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Radiology vs Ophthalmology

Discussion in 'Radiology' started by Marlonex, May 4, 2008.

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  1. Marlonex

    Marlonex

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    ok guys i give up! I can't decide between the two.
    Here are my opinions about both of them.

    Radiology:


    pros

    - A lot of imagery involved
    - incredible pay
    - you work with all the things other doctors do
    - pretty good hours

    cons

    - somewhat repetitive
    - you often sit in the dark
    - you don't see patients a lot


    Ophthalmology

    pros

    - I like working with the eye
    - also some imagery involved
    - you can start your own business
    - you see patients on a regular basis

    cons

    - you need more education
    - less pay
    - you will need to perform surgery (it's ok, but i am not really too excited about it)
  2. Mariah246

    Mariah246

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    Are you still a pre-health student?

    You've got a lot of the pros and cons mixed up.

    Pick what you actually like to do. There's very little relation between ophtho and rads.
  3. hans19

    hans19 I'm back... Moderator Emeritus

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    1. Ophthalmology is 4 years, radiology is 5 yeas.

    2. If you don't like surgery you shouldn't even be considering ophthalmology.

    You're all mixed up-- like pasta primavera.
    Do the premed curriculum first. Shadow some doctors-- any doctors and if you like what you see then go to med school. Then you can can decide what you want to do.
  4. Amxcvbcv

    Amxcvbcv Radiologist

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    One man's pros are another man's cons for every occupation on Earth.

    As Hans pointed out, though, your biggest problem right now is you don't fully appreciate what's involved with the distinct specialties; your cart is too far in front of the proverbial horse. You don't even make the decision from a technical standpoint until the fall of third year. At that point we're all still medical students.

    Focus on getting into medical school first, do well in the pre-clinical years, rock Step 1, then experience the world as a third year. Do those three things and you'll have the luxury of even contemplating two of the more competitive fields.
  5. Mariah246

    Mariah246

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    mmm...I could go for that for lunch
  6. keye

    keye

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    you folks have great points! In regards to pay, some of the ophtho subspeciatlies like Retina average around 800K much higher than radiology. however it is true that the average general radiologist makes more than the genearl ophthalmologist. There is more upside in ophtho since it is a business and not a hospital based profession--many out of pocket sources of income which will be key as medicaid/care/HMOs cut reimbursments.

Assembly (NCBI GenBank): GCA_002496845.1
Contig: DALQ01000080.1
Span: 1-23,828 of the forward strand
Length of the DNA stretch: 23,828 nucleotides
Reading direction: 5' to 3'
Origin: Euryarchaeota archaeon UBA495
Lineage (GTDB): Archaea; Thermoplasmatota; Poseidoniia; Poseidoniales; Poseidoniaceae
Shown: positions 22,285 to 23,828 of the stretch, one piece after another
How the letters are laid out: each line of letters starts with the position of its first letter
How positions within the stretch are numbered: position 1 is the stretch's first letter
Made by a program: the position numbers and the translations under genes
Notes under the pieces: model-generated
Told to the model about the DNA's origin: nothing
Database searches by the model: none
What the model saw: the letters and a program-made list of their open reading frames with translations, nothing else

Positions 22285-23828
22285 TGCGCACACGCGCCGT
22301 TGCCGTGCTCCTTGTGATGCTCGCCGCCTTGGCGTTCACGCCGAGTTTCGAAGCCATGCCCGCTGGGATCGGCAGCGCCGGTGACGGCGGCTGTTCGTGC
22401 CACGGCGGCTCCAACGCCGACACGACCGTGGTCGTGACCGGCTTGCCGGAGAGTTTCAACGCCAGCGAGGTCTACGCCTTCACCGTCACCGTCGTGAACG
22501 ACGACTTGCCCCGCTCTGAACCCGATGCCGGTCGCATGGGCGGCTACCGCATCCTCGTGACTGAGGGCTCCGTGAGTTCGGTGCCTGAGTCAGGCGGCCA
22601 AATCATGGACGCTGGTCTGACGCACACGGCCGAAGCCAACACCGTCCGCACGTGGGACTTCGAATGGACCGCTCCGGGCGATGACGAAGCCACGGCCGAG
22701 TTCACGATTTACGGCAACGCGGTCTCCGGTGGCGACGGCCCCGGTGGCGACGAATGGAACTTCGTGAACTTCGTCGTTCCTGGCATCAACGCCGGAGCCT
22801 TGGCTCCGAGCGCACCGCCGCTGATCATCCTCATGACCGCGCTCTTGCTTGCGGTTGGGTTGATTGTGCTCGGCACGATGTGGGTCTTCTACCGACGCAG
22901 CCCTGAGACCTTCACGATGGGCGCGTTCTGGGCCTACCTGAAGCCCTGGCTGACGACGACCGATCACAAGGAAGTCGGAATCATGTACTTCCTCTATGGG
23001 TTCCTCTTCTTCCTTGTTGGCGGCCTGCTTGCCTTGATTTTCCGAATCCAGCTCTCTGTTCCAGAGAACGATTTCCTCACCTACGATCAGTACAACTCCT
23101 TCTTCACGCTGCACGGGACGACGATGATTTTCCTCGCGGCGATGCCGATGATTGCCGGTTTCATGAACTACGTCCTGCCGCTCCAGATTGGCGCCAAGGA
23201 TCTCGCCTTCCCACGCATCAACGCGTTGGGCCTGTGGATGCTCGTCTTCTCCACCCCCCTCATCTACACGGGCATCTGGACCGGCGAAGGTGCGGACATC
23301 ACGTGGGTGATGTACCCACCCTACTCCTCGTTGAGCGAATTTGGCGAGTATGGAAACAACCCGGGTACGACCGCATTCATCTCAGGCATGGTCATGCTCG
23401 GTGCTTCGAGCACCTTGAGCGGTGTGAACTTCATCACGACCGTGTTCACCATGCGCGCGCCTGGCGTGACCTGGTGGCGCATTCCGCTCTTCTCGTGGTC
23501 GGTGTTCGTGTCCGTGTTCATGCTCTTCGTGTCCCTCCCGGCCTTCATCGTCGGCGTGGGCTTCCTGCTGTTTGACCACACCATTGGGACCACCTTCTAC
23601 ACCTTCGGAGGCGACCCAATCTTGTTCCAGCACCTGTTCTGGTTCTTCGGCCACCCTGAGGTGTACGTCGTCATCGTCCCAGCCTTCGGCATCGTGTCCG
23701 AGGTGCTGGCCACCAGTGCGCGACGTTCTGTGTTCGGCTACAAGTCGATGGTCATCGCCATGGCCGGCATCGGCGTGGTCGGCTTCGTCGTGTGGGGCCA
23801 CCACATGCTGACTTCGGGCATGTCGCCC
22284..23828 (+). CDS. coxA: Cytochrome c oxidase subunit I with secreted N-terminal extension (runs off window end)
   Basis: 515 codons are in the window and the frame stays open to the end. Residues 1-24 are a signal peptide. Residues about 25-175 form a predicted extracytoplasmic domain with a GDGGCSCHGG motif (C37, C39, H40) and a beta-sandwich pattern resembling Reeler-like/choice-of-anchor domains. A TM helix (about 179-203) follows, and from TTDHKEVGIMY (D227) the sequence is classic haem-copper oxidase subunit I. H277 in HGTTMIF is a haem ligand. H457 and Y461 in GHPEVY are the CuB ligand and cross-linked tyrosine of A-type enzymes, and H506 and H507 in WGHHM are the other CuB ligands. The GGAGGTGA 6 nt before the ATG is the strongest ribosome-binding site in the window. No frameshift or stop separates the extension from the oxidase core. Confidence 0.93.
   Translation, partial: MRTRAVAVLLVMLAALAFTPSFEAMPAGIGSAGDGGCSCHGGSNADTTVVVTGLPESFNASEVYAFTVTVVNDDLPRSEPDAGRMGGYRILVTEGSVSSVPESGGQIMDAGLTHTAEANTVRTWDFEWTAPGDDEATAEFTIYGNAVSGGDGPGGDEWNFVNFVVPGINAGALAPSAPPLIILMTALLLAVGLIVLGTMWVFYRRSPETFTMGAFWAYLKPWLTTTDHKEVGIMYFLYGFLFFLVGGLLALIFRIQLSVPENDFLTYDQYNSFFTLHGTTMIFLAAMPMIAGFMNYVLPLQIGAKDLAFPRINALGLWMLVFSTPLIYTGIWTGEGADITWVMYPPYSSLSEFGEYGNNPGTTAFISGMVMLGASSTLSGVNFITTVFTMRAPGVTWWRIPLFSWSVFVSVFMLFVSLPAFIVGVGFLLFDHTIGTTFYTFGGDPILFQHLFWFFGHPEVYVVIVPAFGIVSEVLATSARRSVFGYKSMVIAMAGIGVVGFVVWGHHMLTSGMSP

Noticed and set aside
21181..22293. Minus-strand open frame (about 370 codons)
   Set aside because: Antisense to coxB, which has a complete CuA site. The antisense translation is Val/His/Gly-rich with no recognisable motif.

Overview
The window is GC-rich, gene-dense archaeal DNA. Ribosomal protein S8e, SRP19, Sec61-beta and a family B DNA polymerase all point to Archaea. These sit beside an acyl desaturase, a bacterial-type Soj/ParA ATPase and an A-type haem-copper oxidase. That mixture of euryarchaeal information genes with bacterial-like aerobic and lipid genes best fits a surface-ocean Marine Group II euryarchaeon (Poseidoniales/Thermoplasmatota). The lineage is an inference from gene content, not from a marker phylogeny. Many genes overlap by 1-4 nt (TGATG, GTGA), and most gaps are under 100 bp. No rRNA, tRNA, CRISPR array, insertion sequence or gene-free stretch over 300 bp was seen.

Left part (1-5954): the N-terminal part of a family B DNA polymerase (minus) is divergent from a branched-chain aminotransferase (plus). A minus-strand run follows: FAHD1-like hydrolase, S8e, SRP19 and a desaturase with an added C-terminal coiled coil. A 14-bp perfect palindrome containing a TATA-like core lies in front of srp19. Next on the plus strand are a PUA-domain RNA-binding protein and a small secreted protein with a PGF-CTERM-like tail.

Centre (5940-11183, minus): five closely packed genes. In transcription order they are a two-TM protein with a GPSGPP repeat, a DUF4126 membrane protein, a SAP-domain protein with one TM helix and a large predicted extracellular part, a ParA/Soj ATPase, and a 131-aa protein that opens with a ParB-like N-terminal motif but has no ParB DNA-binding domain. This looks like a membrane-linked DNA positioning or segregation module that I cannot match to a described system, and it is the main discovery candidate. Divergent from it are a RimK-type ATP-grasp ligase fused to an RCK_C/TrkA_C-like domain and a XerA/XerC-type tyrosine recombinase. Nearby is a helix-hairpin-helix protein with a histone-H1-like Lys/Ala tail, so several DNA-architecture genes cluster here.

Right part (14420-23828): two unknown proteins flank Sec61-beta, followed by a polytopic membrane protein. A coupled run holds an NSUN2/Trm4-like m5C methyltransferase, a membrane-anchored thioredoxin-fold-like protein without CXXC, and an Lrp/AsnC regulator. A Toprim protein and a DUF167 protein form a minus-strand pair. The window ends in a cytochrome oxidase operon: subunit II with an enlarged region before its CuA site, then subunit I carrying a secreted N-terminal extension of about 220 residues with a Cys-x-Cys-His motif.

7. Marlonex

    Marlonex

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    why is it that most ophthalpologist don't like their job?
  8. Mariah246

    Mariah246

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    They're probably upset that the public continues to misspell their job title.
  9. keye

    keye

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    who says ophtho docs dont love their job, everybody I know would not have done anything else, infact if their kids are doctors, most go into ophtho as well....
  10. Taurus

    Taurus Paul Revere of Medicine

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    Oh really?

    As Economy Slows, So Do Laser Eye Surgeries
  11. Mariah246

    Mariah246

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    Are all radiology reimbursements based on medicaid/care/HMOs?

    No out of pocket payments possible in this field?

    Re: ophtho, I was under the impression that only cosmetic procedures or surgeries like Lasik would provide for out-of-pocket income.
  12. hans19

    hans19 I'm back... Moderator Emeritus

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    Creepy, I'm sharing Apache's disdain. We agree twice in a 24 hour period. It must be the end of the world or something... :D
  13. Mariah246

    Mariah246

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    I'm selling all my oil shares.

    Armageddon is arriving :laugh:
  14. keye

    keye

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    How can anyone rely on Apache Indian's views on Ophthalmology??? He cannot have any real insight into Ophtho except his personal opinion--which is just that, opinion and far from the truth.

    Secondly, to say Lasix is economically sensitive and Medicare reimbursements are not is naive. Where does the govt get money to reimburse???---from taxes of course--which come aplenty with the economy is doing well and sink with there is a recession. Medicare reimbursements are economically sensitive as well.